On the most favored corner of the riverfront promenade in the Peruvian city of Iquitos, the Amazon Explorers Club stands as a gathering spot and lighthouse for explorers, travelers, botanists, authors and wildlife preservationists – all of whom toil in the forest and on the rivers to preserve the world's most biodiverse ecosystem, its people and its wildlife.
Some members of the Amazon Explorers Club reappear out of the forest after spending months with the Matse, Yagua, Shipibo and other tribal groups, having worked in rough conditions without amenities or comforts. Grizzled and sunburned, they look like characters out of a Joseph Conrad novel. Some are outright ragged, having spent their health and looks in the pursuit of medicinal discovery, native preservation and wildlife protection. Former special ops soldiers drift in too, telling vague tales, leaving out details, changing the subject during conversations. Many carry old scars and cast faraway looks. Expats who have shed their previous citizenships like old skin, and whose accounts are often shrouded in mystery, populate the club too – having made Iquitos the last stop on a long journey.
Presiding over the Amazon Explorers Club, much like a Victorian-era gentleman, is Captain Bill Grimes, formerly of the U.S. Midwest. Grimes provides both a meeting point and resting spot for the seemingly endless parade of colorful and hard-bitten jungle researchers and adventurers who avail themselves of the camaraderie of their peers and refresh themselves with a cold beverage and wholesome food at the club’s cafe. There, in the dusk of a settling Amazon day, you can hear bits of conversation about an especially potent plant-derived arrow poison, the fight between a native tribe and encroaching narco-traffickers or the rescue of a live jaguar from poachers.
The Amazon Explorers Club is a place where travelers can share tips, pass along news, relate a current issue, find help for problems or obtain a cheap place to stay. Grimes serves and aids them all, passing along messages and introducing explorers to new contacts. Authors from diverse origins drift in for good material and feedback on manuscripts; TV crews from all countries beat a path to the door of the club. If you want to find a good shaman, obtain the toxic residue of the sapo frog, find out about available real estate for a research center or hire a boat, porter or guide, the Amazon Explorers Club is an essential stop.
Many of the world’s great botanists hold court at the club, getting leads on discoveries for quests that have been going on for hundreds of years. Many carry in their hearts the hope that the discovery of valuable medicines on tribal lands may help native people gain sufficient economic power, in order to fend off advances from the petroleum, mineral and timber companies who want their land. Their struggles are tense, the conditions harsh.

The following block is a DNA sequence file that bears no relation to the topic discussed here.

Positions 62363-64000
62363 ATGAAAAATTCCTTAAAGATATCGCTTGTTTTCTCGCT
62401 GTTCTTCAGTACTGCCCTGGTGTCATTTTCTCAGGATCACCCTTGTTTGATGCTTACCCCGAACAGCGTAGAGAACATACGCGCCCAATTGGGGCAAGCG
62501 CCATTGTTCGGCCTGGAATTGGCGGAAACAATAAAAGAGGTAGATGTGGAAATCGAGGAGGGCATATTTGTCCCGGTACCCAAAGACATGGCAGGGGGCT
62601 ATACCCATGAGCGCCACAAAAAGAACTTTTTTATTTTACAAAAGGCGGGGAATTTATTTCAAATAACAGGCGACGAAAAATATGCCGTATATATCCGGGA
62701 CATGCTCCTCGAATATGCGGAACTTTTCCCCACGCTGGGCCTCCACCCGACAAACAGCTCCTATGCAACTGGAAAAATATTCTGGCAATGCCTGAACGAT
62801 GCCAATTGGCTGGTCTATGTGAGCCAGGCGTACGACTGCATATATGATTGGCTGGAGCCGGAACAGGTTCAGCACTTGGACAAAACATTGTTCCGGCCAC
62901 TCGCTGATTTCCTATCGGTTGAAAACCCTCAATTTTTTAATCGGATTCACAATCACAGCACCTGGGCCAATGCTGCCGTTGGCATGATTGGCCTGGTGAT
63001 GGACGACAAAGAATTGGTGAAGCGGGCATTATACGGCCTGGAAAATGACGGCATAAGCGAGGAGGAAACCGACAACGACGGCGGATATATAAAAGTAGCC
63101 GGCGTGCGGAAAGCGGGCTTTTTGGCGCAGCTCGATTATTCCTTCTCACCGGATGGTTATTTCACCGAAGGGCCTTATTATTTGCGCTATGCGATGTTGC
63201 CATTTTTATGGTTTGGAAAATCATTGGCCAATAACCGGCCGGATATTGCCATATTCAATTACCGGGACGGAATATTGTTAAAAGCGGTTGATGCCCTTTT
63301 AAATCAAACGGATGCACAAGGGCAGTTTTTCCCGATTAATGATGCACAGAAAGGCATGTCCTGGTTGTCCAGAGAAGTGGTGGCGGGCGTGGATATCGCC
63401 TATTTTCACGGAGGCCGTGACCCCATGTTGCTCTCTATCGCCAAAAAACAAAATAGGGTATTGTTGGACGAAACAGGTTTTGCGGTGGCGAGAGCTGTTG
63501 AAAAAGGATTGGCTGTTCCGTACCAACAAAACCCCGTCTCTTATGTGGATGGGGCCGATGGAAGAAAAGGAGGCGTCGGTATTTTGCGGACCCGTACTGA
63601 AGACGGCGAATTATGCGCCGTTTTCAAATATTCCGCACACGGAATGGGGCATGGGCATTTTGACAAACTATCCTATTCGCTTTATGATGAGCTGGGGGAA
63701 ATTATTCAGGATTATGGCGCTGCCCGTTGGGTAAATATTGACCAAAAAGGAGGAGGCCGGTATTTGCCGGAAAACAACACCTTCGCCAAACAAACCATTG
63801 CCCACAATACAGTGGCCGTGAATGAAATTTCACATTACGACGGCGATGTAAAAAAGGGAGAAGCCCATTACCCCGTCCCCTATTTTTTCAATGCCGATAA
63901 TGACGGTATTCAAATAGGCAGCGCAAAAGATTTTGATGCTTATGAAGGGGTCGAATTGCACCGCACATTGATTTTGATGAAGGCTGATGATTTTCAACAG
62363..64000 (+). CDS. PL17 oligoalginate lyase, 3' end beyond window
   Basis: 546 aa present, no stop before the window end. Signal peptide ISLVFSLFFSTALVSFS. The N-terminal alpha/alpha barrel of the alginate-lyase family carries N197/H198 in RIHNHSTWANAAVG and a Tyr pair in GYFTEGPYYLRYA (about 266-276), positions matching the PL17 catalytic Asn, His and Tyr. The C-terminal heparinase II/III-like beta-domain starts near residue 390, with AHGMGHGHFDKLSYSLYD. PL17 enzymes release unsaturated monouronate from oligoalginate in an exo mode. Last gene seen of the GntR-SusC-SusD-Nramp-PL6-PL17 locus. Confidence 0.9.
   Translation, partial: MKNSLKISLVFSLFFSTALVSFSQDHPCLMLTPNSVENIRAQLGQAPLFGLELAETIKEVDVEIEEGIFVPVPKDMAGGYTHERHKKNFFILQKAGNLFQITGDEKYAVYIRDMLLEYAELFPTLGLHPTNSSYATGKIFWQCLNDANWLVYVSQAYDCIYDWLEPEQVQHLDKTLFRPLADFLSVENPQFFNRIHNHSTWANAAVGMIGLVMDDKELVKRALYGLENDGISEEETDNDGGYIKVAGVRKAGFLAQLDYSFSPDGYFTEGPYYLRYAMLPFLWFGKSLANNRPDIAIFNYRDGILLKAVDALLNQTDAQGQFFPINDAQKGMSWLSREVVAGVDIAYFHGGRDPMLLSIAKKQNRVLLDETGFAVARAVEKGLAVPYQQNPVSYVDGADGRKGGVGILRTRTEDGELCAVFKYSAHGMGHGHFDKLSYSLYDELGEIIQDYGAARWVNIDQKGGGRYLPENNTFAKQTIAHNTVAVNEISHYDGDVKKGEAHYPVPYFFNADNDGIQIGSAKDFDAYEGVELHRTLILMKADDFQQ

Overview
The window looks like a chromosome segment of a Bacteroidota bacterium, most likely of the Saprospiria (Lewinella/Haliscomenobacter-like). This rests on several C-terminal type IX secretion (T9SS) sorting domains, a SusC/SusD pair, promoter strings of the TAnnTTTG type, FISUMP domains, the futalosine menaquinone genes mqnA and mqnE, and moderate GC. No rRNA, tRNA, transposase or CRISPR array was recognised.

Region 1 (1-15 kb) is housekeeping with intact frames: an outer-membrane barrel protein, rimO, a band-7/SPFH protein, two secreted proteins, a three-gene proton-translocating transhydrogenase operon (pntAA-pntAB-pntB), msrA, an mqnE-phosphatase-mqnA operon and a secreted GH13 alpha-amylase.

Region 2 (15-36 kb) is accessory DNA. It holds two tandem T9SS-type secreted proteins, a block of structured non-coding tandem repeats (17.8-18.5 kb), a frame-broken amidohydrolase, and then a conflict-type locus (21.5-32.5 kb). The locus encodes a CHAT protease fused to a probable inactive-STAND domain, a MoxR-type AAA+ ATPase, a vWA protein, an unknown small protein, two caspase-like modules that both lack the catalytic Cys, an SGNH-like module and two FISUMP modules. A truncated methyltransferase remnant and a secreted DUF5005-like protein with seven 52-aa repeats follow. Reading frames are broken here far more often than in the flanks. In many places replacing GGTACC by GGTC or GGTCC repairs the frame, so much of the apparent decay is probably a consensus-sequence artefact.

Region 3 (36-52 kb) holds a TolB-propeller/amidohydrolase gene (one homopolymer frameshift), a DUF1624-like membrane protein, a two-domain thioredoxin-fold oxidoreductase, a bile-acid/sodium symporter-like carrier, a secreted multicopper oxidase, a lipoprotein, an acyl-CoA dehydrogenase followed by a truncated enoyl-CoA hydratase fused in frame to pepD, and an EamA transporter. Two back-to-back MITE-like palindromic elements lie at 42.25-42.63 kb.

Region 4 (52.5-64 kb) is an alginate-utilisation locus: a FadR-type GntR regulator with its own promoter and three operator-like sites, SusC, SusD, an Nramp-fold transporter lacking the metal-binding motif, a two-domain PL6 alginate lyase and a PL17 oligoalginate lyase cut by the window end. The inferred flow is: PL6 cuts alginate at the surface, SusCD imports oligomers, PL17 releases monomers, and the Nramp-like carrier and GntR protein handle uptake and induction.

The club, modest by any standard, lacks the grandeur of august institutions like Britain’s Royal Geographic Society. You could walk right by the place and easily miss it. There is no marble statuary, no brass plaque identifying its presence. No flags trumpet the location. And like all places in the Amazon, the facilities are constantly under siege by the ceaseless humidity and rot that are inevitable facts of life in the world’s greatest rainforest. You will find no wood-paneled drawing rooms, but instead all-season patio furniture that can withstand the everyday tortures of the climate. Nonetheless, activity there is ceaseless. There is a constant hum to the place. It is a magnet, pulling people in like iron filings. And those who receive patches of membership hold fast to them like fine jewels. It's an honor and a source of pride to be a member.
The fight to protect and preserve the Amazon occurs mostly away from the public eye. Those explorers who devote themselves to this task often do so because they believe there is no other choice. Most of us who work there assume that deep in the variegated green shades of the forest, the cures for AIDS, Alzheimer's and many forms of cancer may be found. These could alleviate the suffering of millions. Furthermore, fighting to protect and preserve native cultures and all forms of wildlife contributes to a more diverse and healthy society – and a more biodiverse natural world.
For all those who work in these ways, from the energized to the weary, The Amazon Explorers Club provides the opportunity to meet with peers, refresh, renew and garner valuable information and get fortified before returning to the forest and its rivers. Humble though it may be, the club contributes immensely to the flow of exploratory work in that region, and looms large in the hearts and minds of its proud members.
Chris Kilham is a medicine hunter who researches natural remedies all over the world, from the Amazon to Siberia. He teaches ethnobotany at the University of Massachusetts Amherst, where he is Explorer In Residence. Chris advises herbal, cosmetic and pharmaceutical companies and is a regular guest on radio and TV programs worldwide. His field research is largely sponsored by Naturex of Avignon, France. Read more at MedicineHunter.com.